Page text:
By providing intensive support to improve parenting styles, behaviour and practices, the program helps parents to build positive parent-child relationships. Newpin safely restores children in care to their families and prevents entry into care.
When Newpin achieves agreed social outcomes, such as safely restoring children in care to their families or preventing entry into care, this generates significant social and economic benefits. These benefits mean the Government needs to spend less on acute services and is able to spend taxpayers money helping families in other ways.
The savings delivered by successful outcomes are used to pay back the investors’ up-front funding as well as provide a return to investors.
Newpin has a solid evidence base and a track record of delivering successful family restoration.
The restoration rate of children who enter the program is the key performance indicator which produces the interest rate and the repayment obligations of the bond. The Newpin SBB targets a financial return of 10 to 12 percent per annum. This is dependent on the successful performance of the service and the outcomes it achieves.
All family restorations are independently decided by the NSW Children’s Court. Neither UnitingCare Burnside nor investors make these decisions.
The NSW Government Department of Family and Community Services (FaCS) is working with UnitingCare Burnside (the Newpin program provider) and Social Ventures Australia (SVA) to implement the Social Benefit Bond.
UnitingCare Burnside will use the money raised through the bond to run and expand the Newpin program.
SVA is a financial advisor and marketed the bond to investors with the assistance of the Government and UnitingCare Burnside.
SVA and UnitingCare Burnside raised the $7 million for the bond by June 2013. The bond will operate from 1 July 2013 for seven years.
For further details on the Newpin SBB please refer to:
The $10 million bond will operate over a five-year period and will fund intensive work with up to 400 families and their children in the Resilient Families Service (RFS).
The Benevolent Society will work with at-risk families for up to nine months, with an initial six week intensive period where staff build trusting relationships and address immediate crises in a family. Together, staff and families will deal with issues such as stable housing, debt problems, regular income, domestic violence, substance misuse and improved family functioning and relationships. Over the long-term they will work together so that changes will last and families are able to cope with future challenges and use other community services that will address any problems they have.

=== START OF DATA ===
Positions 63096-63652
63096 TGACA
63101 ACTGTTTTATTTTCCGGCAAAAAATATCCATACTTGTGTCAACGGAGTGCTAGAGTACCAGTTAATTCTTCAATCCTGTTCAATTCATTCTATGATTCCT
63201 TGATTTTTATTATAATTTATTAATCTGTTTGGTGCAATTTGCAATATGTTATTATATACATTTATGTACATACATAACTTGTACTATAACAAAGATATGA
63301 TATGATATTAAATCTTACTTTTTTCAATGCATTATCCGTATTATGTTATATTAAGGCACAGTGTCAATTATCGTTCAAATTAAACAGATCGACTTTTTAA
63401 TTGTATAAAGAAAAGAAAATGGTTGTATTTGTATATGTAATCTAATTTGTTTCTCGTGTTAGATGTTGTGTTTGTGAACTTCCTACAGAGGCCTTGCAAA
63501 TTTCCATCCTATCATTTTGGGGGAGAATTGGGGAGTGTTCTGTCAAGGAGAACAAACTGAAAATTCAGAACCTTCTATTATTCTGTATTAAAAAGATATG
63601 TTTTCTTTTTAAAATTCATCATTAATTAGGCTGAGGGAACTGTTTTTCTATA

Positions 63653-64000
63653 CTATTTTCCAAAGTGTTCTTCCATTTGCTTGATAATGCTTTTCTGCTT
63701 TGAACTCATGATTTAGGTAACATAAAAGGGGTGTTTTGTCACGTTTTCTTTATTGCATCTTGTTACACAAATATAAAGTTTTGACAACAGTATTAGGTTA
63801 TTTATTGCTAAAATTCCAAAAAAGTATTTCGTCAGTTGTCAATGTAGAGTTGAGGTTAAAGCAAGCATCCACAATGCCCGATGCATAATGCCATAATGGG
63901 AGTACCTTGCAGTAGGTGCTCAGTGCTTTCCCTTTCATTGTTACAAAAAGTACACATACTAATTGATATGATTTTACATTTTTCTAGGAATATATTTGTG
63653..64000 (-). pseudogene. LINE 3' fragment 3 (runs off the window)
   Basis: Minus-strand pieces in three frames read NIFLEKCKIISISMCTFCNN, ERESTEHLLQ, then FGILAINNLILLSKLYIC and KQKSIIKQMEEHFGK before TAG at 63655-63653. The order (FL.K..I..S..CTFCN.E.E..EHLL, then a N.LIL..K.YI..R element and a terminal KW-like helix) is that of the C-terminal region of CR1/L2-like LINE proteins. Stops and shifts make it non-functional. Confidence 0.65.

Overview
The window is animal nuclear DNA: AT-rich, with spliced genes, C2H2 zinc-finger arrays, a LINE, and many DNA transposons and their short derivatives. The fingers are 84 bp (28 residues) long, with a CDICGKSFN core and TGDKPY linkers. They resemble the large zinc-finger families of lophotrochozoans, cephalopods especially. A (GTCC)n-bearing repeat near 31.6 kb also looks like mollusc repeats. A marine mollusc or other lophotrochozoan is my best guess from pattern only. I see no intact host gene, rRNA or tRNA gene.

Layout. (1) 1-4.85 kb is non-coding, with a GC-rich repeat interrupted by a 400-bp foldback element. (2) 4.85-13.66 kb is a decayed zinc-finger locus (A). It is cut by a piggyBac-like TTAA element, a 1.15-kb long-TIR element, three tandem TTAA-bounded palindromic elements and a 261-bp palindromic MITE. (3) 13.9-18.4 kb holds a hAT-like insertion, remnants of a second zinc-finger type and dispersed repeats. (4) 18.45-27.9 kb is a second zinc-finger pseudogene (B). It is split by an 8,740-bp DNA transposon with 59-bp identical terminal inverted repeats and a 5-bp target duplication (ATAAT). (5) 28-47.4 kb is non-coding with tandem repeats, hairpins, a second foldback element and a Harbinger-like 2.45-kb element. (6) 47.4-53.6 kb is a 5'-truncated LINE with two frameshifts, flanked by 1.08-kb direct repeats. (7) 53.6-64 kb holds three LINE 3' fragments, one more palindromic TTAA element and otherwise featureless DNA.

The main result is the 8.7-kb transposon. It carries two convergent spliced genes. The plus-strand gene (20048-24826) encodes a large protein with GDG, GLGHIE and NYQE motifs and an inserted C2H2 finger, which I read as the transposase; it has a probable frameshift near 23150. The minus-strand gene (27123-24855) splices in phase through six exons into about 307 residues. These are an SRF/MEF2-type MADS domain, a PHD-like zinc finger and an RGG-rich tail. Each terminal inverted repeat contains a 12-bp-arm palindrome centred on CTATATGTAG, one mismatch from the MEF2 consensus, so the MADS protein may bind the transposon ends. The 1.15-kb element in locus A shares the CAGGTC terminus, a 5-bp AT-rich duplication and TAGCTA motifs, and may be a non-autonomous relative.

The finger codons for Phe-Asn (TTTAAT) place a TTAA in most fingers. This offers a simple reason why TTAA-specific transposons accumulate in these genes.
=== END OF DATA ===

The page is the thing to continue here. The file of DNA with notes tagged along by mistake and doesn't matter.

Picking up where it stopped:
The Benevolent Society uses a Resilience Practice Framework, which incorporates professional practices and approaches that have been proven to be effective. In addition, the initial phase of the RFS has strong parallels with the successful US model, Homebuilders, which has a solid evidence base. Research into the program has shown that Homebuilders achieved significant improvements for families whose children had previously been in care or who had prior substantiated child protection reports.
The NSW Government Department of Family and Community Services (FaCS) is working with The Benevolent Society (the RFS program provider), the Commonwealth Bank of Australia and Westpac Institutional Bank to implement the Social Benefit Bond.
For further details on The Benevolent Society SBB please refer to:
For more information about The Benevolent Society, visit www.benevolent.org.au
For information about investing, contact Craig Parker, Executive Director, Head of Structured and Asset Finance, Westpac Institutional Bank
02 8254 9116 or firstname.lastname@example.org
Further information on the SBB Trial in NSW will be published via the NSW Treasury website.
It is envisaged that the financial risk associated with an SBB is borne primarily by investors. The SBB issuer (the organisation providing or overseeing provision of the SBB-funded services) may also choose to take on some financial risk and share in the financial return from a successful SBB. However, the precise structure of each SBB will be determined collaboratively during the development of the SBB.
Target outcomes and corresponding Government payments will be agreed in the Joint Development Phase and included in the agreements that will establish the SBB. Independent evaluators will be commissioned to measure performance against the agreed target outcomes. Dispute resolution arrangements will also be agreed before the start of each pilot.
A significant amount of work is needed to ensure the indicators used are an accurate reflection of the agreed outcome, that they cannot be gamed and do not create perverse incentives. Specific arrangements will depend on the SBB.
The NSW Government has signed contracts for the implementation of two of the pilot SBBs, the details of which are above.
The Government is still working with one of the preferred proponents on the details of a pilot in the Joint Development Phase. Information on how to invest in the third SBB may be posted on the NSW Treasury website once the terms of the Bond are agreed.
Social Finance UK has published a number of useful guides and policy documents, including advice on how to develop an SBB: